While filmmakers like Sergio Leone, George Lucas and Steven Spielberg often resorted to this format to tell their stories, there were also narratives of Dr Hannibal Lecter and celluloid versions based on books of Stieg Larsson which came in pack of three. Such instances in Bollywood can be counted on the fingertips. Although the films in question here are strictly related to Bollywood, it becomes imperative to mention Satyajit Ray, who started it all. It was in 1959 when India got its first taste of a trilogy when Satyajit Ray took the onus. Pather Panchali, Aparajito and Apur Sansar remain the best known trilogy that Indian cinema has ever seen. While Pather Panchali dealt with Apu’s childhood in a poor family, Aparajito dealt with Apu’s adolescent years and his quest of becoming a brilliant student. The final film in the trilogy, Apur Sansar talked about Apu’s struggle of becoming a writer and the hardships he encounters after his marriage.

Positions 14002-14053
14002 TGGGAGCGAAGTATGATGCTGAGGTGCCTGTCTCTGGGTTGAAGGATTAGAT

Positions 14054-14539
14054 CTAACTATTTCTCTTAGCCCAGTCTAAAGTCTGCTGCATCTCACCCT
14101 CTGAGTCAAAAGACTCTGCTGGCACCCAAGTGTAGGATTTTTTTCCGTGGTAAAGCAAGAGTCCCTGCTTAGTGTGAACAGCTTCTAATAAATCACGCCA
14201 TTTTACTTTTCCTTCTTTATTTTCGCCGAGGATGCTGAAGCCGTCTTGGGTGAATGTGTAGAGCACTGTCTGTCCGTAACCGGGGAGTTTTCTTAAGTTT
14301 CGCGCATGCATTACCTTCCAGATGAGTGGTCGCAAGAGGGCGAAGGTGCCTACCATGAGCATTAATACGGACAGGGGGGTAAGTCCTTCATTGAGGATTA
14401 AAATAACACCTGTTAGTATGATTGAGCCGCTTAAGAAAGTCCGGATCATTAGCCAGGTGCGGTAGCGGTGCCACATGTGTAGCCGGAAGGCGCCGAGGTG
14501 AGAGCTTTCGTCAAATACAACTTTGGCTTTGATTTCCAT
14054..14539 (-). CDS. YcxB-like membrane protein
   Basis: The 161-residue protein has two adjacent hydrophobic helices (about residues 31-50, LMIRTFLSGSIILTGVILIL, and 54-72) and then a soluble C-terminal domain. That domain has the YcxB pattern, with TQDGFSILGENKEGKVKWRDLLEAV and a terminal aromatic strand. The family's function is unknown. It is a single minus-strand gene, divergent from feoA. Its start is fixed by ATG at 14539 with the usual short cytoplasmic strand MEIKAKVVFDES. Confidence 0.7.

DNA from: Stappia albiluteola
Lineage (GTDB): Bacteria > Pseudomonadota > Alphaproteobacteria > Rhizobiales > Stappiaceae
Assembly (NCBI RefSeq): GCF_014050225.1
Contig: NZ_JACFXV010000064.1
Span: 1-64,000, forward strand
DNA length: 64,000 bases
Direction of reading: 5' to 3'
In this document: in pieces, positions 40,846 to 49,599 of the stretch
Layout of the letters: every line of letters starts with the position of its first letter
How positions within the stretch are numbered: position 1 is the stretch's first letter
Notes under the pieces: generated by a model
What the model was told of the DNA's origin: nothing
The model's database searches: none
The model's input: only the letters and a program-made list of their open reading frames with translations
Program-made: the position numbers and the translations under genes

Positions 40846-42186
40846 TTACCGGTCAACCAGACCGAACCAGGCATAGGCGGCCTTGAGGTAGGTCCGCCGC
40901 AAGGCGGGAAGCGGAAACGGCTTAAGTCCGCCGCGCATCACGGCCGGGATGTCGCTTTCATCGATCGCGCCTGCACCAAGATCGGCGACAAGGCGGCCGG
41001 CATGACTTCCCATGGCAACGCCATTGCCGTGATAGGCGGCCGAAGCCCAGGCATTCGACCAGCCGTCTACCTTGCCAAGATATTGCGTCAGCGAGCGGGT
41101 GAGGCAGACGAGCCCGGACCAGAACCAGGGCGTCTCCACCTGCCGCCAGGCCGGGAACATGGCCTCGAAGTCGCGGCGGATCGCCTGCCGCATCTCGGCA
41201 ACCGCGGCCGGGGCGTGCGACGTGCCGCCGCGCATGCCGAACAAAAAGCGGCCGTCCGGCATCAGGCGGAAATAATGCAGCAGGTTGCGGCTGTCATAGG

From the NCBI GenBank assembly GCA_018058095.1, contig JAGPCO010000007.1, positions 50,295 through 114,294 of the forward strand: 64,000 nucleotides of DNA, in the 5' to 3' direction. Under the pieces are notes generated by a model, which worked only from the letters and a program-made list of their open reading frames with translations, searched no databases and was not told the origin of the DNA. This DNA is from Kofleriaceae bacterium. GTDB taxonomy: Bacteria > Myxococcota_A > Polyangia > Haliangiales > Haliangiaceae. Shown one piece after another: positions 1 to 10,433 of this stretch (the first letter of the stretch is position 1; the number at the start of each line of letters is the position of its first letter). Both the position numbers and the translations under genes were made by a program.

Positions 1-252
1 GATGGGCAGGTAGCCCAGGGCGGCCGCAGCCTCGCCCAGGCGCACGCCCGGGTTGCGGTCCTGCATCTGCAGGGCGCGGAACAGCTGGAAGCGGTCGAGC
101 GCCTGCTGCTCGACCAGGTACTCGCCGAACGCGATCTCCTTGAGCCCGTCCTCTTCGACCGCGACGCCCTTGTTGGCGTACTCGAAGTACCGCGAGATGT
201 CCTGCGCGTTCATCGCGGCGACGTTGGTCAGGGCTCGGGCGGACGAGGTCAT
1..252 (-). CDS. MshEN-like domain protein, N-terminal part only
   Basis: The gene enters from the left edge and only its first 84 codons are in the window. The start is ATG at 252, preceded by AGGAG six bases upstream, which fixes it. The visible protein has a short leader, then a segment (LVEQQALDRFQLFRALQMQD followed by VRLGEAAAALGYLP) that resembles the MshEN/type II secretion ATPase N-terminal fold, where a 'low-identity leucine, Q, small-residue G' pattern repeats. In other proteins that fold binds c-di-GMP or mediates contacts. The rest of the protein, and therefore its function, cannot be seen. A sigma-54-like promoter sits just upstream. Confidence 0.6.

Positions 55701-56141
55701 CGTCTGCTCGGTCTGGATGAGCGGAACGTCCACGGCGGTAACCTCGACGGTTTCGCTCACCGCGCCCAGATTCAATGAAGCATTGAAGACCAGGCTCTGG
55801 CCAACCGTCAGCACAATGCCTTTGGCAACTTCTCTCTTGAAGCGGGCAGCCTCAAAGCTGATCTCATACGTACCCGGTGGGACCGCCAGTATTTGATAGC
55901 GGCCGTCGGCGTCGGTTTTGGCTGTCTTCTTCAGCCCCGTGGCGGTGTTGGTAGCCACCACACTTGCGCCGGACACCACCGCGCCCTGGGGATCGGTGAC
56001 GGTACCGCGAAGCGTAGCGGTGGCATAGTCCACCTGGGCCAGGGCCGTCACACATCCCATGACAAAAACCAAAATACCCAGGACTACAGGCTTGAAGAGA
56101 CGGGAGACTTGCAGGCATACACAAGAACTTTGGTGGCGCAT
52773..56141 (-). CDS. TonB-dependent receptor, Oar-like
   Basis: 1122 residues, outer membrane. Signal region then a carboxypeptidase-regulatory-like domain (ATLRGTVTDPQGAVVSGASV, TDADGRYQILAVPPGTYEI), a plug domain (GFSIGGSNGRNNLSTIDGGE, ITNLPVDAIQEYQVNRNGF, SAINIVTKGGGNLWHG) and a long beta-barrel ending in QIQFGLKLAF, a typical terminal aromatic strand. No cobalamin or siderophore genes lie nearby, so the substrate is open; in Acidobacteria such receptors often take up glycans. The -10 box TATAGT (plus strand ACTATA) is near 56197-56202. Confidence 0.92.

It was only in the '70s that Bollywood got its own trilogy and that too by none other than Hrishikesh Mukherji. The common factor that binds Golmaal, Naram Garam and Rang Birangi is humour through the eyes of a common man. The recurrent format he adopted for his films was more on the tragic-comic side with a dash of comedy of errors thrown in the plot. Both Golmaal and Naram Garam had their essence rooted in the struggle of a common man trying to save his job. His final film of the trilogy, Rang Birangi, was a slight deviation as it showed the character of Amol Palekar as a grown up, wealthy man who has now sort of taken over the place that Utpal Dutt occupied in the initial films. While Rang Birangi was slightly different from Hrishi Da’s earlier two films, the goof up element and the joint might of Amol Palekar and Utpal Dutt, more than made up for the lost components and merited as the final part of the trilogy.